If you’re just getting into triathlon, you might be wondering if a wetsuit is really such an essential bit of triathlon gear to add to your kit list. If you’re only ever planning to race in a small, pool-based triathlons, you can get away with foregoing the neoprene. But if you want to take on open water triathlon events and/or challenge yourself with longer distances. A wetsuit is a must-have.

We guide you through the benefits of wearing a wetsuit for open water swim training and on triathlon race day. Plus explain the specific rules around wetsuit use in triathlons so you feel as prepared as possible to step up to your next start line.

Why wear a wetsuit for triathlon and open water swimming

There are several benefits to be gained from wearing a wetsuit for your open water swim training and in a triathlon. From helping to keep you warmer and providing additional safety while you’re in the water. To improving your swim pace and reducing fatigue. Here’s why it’s time to embrace the neoprene.

Wearing a wetsuit will keep you warmer

Compared to your heated local swimming pool, swimming in open water is a far chillier experience. Without a wetsuit, you’ll find you get colder a lot sooner and your perceived effort to swim is increased. Meaning you’ll struggle to stay in the water for as long as you can in a swimming pool. Wearing a wetsuit gives you an extra layer of thermal insulation. A wetsuit works by trapping a layer of water between your skin and the neoprene, which is then warmed up by your body heat. You’ll find that you might feel the cold when you first get into open water wearing a wetsuit, but after a minute or so of swimming you warm up nicely. That’s the wetsuit doing it’s job.

The added buoyancy of a wetsuit is good for safety

Wetsuit neoprene is filled with tiny air pockets, which help you to float better once you’re in the water. You’ll probably notice that when you’re not swimming, it takes a lot less effort to tread water and keep your head above the water. And while a wetsuit shouldn’t be considered as a flotation device, wearing one means that if you need to take a break or you get into trouble while swimming in open water. It’ll be far easier for you to float.

A wetsuit can help you to swim faster

The additional buoyancy you get from wearing a wetsuit also helps you to achieve a much more efficient body position in the water. You’ll find that your legs are lifted, and there’s less drag so you can make better forward progress with each swim stroke.

Sumarpo vanguard triathlon wetsuit hydrodynamic coating

Most triathlon and open water swimming wetsuits also have a smooth coating, designed to be as hydrodynamic as possible – again, helping you to move faster through the water for less effort.

This is particularly appealing in a triathlon where you’ll want to make every second count!

What are the rules around wearing a wetsuit in a triathlon?

In triathlon, there are specific rules around when you can – and can’t – wear a wetsuit, and the type of wetsuit you’re allowed to wear. This is to keep competitors safe – for example if the water temperature is particularly high, then the added warmth of a wetsuit could pose a health risk. And also to ensure that every competition is fair.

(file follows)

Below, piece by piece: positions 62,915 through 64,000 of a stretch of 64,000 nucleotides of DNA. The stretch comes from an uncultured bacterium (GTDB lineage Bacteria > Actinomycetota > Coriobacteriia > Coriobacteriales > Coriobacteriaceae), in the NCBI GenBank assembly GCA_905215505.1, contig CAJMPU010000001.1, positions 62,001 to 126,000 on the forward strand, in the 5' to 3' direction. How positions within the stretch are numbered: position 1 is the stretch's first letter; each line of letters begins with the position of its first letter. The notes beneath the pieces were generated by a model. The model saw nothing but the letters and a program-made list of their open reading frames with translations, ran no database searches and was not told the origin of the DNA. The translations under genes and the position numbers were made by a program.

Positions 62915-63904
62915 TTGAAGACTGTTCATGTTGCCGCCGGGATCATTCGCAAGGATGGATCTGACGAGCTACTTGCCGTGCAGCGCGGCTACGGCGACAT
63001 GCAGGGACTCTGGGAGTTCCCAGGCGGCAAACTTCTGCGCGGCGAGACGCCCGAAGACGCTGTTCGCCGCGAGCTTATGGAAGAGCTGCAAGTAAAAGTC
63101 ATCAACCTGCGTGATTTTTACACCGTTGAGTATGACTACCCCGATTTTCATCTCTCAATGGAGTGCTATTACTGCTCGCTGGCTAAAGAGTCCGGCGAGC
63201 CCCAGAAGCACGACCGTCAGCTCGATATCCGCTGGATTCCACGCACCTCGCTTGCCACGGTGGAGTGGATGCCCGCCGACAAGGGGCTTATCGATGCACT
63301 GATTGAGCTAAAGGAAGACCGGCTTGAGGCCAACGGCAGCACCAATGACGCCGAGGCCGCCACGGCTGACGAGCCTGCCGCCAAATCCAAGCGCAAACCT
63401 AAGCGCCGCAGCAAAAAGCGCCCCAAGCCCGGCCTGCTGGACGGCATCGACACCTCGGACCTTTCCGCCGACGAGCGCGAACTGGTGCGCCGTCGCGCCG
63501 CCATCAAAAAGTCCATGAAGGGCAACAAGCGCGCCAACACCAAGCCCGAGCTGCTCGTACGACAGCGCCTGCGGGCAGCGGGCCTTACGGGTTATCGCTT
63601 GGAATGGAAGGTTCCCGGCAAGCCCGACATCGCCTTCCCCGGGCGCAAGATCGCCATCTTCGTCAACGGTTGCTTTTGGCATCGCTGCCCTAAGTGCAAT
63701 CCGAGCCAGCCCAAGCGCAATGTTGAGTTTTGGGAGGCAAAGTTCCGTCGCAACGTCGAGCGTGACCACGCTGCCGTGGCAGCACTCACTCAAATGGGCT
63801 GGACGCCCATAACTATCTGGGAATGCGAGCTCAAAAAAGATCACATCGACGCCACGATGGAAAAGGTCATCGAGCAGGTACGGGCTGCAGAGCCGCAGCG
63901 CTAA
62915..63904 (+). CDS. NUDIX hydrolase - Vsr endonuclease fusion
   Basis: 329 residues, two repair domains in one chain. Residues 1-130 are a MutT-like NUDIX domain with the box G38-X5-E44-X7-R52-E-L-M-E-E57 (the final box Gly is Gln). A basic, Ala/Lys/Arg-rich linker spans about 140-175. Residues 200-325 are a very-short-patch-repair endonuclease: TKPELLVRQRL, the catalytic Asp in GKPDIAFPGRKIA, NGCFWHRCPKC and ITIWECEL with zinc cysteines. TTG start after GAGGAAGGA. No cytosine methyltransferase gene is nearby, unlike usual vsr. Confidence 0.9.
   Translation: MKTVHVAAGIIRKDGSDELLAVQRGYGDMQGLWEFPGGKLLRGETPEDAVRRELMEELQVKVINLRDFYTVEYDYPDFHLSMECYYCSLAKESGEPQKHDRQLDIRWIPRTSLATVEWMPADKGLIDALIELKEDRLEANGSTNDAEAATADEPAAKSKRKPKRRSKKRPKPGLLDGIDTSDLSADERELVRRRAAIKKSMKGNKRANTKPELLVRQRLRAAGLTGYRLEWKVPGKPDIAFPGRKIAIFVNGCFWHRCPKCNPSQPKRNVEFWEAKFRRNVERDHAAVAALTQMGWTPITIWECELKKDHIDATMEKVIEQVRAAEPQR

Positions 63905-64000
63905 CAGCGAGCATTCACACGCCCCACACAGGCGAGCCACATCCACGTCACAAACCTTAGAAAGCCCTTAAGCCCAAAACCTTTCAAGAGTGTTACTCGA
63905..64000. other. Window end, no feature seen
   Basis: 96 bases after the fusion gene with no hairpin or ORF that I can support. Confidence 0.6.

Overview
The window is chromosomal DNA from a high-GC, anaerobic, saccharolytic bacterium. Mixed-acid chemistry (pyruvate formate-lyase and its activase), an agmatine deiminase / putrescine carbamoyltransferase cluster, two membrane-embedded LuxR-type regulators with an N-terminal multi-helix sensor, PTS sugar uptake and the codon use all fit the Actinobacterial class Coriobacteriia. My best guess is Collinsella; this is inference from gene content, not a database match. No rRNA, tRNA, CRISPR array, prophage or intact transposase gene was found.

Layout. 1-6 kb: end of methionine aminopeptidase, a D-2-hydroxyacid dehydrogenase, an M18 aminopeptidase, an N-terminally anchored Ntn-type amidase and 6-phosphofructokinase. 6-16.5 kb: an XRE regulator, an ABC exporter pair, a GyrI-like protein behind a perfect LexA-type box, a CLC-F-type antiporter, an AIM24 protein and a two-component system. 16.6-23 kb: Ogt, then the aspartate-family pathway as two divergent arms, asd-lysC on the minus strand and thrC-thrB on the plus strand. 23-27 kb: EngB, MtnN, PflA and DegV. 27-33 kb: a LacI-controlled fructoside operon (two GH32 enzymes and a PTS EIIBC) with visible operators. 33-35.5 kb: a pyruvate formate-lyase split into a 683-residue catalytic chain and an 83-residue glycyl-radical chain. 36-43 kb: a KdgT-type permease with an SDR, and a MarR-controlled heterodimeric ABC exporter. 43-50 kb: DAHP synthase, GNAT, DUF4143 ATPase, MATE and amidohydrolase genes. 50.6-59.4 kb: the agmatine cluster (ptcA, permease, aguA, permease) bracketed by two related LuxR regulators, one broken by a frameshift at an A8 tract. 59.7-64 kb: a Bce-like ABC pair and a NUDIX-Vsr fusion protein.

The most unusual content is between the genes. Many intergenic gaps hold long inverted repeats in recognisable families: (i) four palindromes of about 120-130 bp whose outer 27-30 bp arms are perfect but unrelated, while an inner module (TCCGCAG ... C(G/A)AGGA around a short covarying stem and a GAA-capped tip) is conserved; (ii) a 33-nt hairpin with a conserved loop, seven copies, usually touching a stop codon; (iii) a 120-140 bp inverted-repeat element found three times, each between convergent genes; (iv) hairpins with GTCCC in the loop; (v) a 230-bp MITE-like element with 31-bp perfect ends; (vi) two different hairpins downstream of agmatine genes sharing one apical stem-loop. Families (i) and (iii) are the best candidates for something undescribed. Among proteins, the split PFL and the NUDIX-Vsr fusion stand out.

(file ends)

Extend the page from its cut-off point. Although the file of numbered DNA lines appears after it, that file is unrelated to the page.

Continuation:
Sumarpo Vanguard wetsuit triathlon

The rules around wetsuits in triathlon are governed by various global triathlon bodies – such as British Triathlon and USA Triathlon. This means there can be variations in the specific water temperatures set to determine if wetsuits are mandatory, optional or banned. So it’s always worth checking the specific rules for the race you’re doing. But the following gives you a good rule of thumb to work with.

Triathlon wetsuit temperature rules

In the UK, British Triathlon state that wetsuits are mandatory when the water temperature is below 14 degrees Celsius for triathlons with a swim of 1500m or less. And below 16 degrees Celsius if the swim is longer than 1500m.

If the water temperature reaches 22 degrees Celsius then wetsuits are banned for races with shorter swims, though if you’re racing a triathlon where the swim is above 1500m (for example a half Ironman or a full Iron distance event), then the water can be up to 24.6 degrees C before wetsuits are banned.

Between those lower and upper temperature limits, wetsuits are optional – though most triathletes choose to wear one due to the performance benefits we’ve outlined above.

Technical rules about the type of wetsuit you can wear in a triathlon

In a triathlon, the neoprene on your wetsuit must not exceed 5mm thickness anywhere. Your face, hands and feet must not be covered by the wetsuit* and the wetsuit must fit tightly to your body while you are swimming. Propulsion devices of any form that give you an advantage or pose a risk to others are forbidden. ‘Shorty’ style wetsuits are allowed, but they don’t offer as much protection against the cold.

*Certain specific races will make an exception and allow neoprene socks/boots if the water is extremely cold.

What type of wetsuit do I need? 

Ready to embrace the neoprene and get swimming? We'd recommend choosing a triathlon and/or open water swimming specific wetsuit, rather than a surfing wetsuit which won't offer the range of motion or the speed benefits you're looking for. 

Look for a wetsuit that offers a good level of buoyancy, while still offering flexibility around the shoulders. Here at SBRX, we'd recommend both Yonda Spook and the Sumarpo Race as great entry-level options.

Shop our range of handpicked triathlon and open water swimming wetsuits.

Jenny Lucas-Hill